Dispatches > The Buzz

Flash Traffic

Political buzz from Washington

Issue: "Humanity Under the Microscope," Dec. 8, 2001

After chief Bush strategist Karl Rove asked Hollywood to enlist in the war effort, some celebrities are heading overseas. Gene Hackman, star of the new war film, Behind Enemy Lines, recently screened the film for the crew of a U.S. aircraft carrier in the Arabian Sea. Jay Leno plans to entertain U.S. troops in the Middle East this month. Julia Roberts, Brad Pitt, George Clooney, and Matt Damon, all stars of the new Jerry Weintraub film, Ocean's Eleven, announced a trip to a U.S. military base in Turkey this month. DVD copies of the film will be distributed at the base and sent to 11 U.S. warships. Vice President Dick Cheney doesn't have much time for movies and popcorn. But the veep did recently take the time to watch Behind the Veil, the chilling documentary about women under Taliban rule that was aired on CNN. Produced by Saira Shah, a British journalist whose father is from Afghanistan, the film was shot using hidden cameras and includes footage of a public execution of women before a cheering crowd at an Afghan football stadium. "He was very moved," says Mary Matalin, adviser to the vice president. "He watched it at home with his family and was outraged at the treatment of women and their children."

Republicans have won another special election, this time in Arkansas. The seat opened up earlier this year when President Bush tapped Rep. Asa Hutchinson, a Republican, to head the Drug Enforcement Agency. Democrats had hoped to grab the open seat by playing up the recession and ripping President Bush's plans to reform Social Security. But Republican John Boozman, an optometrist, defeated Democrat Mike Hathorn handily, 56 percent to 42 percent. Boozman supports allowing individuals to invest a portion of their Social Security taxes in their own IRA-like investment accounts. He's also a supporter of school vouchers and Second Amendment gun rights. House Speaker Dennis Hastert and House Majority Leader Dick Armey campaigned in the state for Boozman; President Bush penned a supportive letter direct-mailed to voters.

House Speaker Dennis Hastert will head to Japan in January, his first foreign trip since the Sept. 11 terrorist attacks. Hastert wants to thank Prime Minister Junichiro Koizumi and Japanese legislators for their country's new and historic assistance in prosecuting the war on terrorism. For the first time since the end of World War II, Japanese naval forces are engaging in a military conflict. Despite great controversy within Japan, three ships of the country's Maritime Self-Defense Forces set sail Nov. 25 for the Indian Ocean. They will join three other Japanese spy ships in the region jointly gathering intelligence information with U.S. forces. According to a recent survey, only 41 percent of Japanese support using their military for any reason other than self-defense, though that is up sharply from just 25 percent support before 9/11.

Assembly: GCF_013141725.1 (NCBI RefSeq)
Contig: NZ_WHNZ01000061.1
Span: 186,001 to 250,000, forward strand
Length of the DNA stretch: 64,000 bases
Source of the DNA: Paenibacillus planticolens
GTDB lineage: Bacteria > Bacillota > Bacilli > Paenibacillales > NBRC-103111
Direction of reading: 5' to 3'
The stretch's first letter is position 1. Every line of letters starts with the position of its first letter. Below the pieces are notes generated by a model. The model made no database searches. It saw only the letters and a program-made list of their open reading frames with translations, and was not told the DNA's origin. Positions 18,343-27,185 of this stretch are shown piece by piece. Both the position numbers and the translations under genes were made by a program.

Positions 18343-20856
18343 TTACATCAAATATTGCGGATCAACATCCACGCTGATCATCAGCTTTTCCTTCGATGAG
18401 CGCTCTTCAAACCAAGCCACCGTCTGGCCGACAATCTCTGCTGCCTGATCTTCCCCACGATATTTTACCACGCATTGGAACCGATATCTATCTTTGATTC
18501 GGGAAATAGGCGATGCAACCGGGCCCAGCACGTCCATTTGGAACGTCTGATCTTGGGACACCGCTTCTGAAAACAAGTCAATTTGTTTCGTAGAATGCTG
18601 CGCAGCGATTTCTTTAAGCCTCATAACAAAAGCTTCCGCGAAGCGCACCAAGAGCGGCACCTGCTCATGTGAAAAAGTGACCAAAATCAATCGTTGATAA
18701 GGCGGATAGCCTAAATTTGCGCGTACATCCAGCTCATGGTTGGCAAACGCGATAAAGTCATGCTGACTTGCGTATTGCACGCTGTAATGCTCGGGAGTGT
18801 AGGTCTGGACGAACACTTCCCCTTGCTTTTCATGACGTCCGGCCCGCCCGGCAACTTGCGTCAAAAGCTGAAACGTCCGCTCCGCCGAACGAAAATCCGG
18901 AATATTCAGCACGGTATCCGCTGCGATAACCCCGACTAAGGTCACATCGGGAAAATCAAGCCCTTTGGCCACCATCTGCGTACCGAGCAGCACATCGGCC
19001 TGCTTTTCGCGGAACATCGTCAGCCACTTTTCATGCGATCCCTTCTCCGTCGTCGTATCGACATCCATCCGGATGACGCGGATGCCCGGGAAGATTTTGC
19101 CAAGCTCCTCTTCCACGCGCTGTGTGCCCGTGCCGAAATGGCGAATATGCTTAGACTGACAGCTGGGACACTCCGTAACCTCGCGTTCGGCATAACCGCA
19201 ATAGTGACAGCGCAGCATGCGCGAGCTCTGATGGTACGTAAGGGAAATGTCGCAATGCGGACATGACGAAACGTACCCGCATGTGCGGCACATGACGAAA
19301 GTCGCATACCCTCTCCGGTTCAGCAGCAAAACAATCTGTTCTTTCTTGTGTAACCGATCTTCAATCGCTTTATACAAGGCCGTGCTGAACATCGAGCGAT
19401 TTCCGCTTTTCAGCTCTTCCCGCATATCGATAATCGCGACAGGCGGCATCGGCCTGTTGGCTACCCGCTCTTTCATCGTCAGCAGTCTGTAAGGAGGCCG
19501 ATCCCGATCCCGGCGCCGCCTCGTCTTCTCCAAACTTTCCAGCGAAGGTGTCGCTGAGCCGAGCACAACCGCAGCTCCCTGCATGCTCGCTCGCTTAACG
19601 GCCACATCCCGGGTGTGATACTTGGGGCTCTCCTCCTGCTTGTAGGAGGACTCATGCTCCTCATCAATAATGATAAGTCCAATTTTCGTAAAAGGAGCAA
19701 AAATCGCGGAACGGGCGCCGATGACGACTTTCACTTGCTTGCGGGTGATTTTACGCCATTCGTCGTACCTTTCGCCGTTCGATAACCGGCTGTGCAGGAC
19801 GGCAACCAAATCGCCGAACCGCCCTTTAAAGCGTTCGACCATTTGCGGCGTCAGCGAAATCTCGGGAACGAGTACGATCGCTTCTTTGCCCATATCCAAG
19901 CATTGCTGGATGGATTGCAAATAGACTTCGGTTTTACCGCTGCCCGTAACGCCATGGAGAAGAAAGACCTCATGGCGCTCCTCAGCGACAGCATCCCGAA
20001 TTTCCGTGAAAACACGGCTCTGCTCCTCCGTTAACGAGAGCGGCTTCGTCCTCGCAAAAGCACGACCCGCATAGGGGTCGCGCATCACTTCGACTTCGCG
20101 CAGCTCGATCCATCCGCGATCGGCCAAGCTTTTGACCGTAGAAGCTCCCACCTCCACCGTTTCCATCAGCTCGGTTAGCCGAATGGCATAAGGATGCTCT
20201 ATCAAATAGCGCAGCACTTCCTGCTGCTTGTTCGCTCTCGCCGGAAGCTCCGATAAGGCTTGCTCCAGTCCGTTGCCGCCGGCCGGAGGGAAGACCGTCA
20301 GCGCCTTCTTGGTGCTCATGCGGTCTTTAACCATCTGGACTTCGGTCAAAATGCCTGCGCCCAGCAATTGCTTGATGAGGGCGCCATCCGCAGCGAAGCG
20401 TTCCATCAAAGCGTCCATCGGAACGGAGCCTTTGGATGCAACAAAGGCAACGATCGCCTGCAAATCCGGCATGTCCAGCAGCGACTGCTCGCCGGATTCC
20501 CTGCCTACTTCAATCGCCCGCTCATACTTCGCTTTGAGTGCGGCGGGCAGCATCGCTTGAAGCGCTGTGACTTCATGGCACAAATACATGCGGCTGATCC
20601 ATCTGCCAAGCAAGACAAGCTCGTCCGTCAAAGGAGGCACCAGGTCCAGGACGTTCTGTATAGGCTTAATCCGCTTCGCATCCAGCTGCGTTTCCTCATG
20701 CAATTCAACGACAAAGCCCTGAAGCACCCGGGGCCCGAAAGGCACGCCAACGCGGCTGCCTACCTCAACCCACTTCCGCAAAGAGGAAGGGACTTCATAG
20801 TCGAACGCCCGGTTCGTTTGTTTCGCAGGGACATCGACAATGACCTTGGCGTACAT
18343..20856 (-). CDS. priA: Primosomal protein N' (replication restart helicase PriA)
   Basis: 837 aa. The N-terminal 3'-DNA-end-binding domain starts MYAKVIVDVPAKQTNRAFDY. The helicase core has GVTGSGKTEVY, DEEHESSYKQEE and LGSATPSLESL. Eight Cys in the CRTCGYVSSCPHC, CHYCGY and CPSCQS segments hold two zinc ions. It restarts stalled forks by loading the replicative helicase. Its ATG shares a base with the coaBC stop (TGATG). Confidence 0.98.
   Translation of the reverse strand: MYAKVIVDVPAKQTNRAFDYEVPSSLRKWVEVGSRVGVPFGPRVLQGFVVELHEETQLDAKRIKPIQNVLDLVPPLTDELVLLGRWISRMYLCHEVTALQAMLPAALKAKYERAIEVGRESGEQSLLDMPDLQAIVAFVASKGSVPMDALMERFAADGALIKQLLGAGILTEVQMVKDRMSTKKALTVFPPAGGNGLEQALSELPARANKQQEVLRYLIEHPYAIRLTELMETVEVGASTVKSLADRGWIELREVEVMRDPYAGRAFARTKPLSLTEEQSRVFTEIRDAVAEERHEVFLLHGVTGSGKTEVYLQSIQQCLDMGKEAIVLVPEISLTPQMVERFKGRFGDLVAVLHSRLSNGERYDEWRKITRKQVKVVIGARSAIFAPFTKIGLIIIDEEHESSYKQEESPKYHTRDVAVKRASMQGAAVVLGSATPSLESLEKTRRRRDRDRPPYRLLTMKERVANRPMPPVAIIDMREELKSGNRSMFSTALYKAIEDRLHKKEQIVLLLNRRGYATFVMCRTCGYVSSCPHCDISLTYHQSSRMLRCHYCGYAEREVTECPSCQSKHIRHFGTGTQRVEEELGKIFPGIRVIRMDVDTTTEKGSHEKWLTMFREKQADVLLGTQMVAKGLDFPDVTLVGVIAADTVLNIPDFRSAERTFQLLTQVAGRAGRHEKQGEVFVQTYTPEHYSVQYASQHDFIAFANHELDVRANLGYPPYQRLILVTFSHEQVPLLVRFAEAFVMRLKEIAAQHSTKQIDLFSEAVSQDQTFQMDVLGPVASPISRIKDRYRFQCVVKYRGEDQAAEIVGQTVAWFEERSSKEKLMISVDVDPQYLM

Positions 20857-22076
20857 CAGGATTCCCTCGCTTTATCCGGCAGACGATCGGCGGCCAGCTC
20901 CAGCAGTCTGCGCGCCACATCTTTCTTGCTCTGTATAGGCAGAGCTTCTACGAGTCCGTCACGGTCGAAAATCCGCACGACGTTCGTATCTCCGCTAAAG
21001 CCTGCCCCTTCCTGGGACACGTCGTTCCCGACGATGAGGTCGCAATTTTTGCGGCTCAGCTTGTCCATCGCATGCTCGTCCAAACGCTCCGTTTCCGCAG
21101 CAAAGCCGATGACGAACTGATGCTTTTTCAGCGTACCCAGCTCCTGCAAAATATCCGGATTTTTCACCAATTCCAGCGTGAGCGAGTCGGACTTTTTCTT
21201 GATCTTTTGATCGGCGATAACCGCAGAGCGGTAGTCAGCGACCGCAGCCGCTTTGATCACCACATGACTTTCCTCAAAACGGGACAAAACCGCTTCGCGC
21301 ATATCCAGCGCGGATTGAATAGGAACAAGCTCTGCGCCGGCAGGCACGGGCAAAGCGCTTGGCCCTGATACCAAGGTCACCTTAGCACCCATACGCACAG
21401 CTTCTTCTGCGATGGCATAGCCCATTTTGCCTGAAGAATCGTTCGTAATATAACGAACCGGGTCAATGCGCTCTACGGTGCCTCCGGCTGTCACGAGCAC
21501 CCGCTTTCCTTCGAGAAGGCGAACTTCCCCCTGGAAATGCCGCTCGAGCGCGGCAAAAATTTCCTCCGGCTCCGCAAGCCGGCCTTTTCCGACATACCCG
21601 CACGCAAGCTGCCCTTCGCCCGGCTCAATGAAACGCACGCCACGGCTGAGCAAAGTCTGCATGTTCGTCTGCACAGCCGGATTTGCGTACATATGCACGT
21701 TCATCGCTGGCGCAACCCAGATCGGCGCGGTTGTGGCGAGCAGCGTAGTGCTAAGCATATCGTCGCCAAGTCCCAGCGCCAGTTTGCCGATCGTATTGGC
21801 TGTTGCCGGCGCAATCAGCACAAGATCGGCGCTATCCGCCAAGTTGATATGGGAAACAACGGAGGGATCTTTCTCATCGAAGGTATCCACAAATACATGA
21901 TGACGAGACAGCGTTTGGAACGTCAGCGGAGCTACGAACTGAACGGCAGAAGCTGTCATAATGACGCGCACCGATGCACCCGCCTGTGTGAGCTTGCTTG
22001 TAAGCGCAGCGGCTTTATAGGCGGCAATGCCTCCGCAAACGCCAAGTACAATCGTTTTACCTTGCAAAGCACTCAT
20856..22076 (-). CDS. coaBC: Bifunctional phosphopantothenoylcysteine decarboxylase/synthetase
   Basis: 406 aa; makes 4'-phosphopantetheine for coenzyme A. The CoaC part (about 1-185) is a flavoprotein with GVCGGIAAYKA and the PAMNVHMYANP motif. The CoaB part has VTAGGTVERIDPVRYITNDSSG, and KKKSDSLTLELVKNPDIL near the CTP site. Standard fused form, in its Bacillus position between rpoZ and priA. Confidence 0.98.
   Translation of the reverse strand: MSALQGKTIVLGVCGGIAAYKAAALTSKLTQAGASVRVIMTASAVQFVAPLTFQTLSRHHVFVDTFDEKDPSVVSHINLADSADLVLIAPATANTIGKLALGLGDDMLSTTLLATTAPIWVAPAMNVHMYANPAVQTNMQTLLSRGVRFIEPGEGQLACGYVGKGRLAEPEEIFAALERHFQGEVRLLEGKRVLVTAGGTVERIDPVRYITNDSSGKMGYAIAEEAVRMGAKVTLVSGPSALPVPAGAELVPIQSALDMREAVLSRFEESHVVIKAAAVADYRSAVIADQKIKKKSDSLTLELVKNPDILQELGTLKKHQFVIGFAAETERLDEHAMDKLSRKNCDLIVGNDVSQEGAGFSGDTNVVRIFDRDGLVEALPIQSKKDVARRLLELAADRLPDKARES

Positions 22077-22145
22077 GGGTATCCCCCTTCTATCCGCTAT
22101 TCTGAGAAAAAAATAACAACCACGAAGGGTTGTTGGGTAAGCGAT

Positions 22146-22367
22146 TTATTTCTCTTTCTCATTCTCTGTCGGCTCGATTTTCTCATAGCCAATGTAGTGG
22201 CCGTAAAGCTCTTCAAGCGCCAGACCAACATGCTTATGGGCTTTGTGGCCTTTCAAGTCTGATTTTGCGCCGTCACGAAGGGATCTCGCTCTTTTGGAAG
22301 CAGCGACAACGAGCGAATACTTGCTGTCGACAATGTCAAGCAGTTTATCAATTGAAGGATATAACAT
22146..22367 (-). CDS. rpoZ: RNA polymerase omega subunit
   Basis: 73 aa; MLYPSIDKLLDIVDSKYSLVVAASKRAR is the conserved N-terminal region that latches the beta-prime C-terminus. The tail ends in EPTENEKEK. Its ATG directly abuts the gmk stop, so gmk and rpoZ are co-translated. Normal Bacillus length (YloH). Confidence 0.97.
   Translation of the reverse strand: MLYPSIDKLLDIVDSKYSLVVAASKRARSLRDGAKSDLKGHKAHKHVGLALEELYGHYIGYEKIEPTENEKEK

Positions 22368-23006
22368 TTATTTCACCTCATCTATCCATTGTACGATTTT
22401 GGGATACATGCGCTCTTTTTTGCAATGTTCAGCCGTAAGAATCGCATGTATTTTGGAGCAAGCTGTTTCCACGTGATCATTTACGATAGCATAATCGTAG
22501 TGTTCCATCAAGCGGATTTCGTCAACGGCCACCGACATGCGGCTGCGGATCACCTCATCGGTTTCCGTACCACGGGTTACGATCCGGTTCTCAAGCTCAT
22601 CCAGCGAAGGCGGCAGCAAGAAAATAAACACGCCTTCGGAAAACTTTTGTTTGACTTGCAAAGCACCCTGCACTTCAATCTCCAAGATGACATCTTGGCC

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It's official. Republican Tom Kean won't challenge Democrat Bob Torricelli in his U.S. Senate race in New Jersey. Kean was under intense pressure from the White House to jump into the race, and many Republican operatives in Washington were sure the popular former New Jersey governor would take the plunge. Internal GOP polls show former presidential candidate Steve Forbes second only to Kean as a strong competitor against Torricelli. But neither Forbes nor Rep. Frank LoBiondo is expected to run. This leaves the GOP without a convincing candidate, and GOP strategists scratching their heads.

Is Al Gore planning to run for president in 2004? There are signs he may not. The former vice president did set up a political action committee in October to help Democratic candidates in 2002. But he's done virtually no political spade work himself, and top past Gore advisers like campaign manager Donna Brazile, chief of staff Ron Klain, and others are unsure about signing up for another grueling Gore campaign. "It's significant that many in the Gore team are not signed up with him," said political analyst Stuart Rothenberg. "It reflects some uncertainty about his future prospects." Adds Democratic campaign guru James Carville: "There's a lot of maneuvering, but not a lot of signing up. I'm sure there's a lot of people saying: 'Keep your powder dry, don't do anything until you talk to me.'"

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Joel C. Rosenberg
Joel C. Rosenberg

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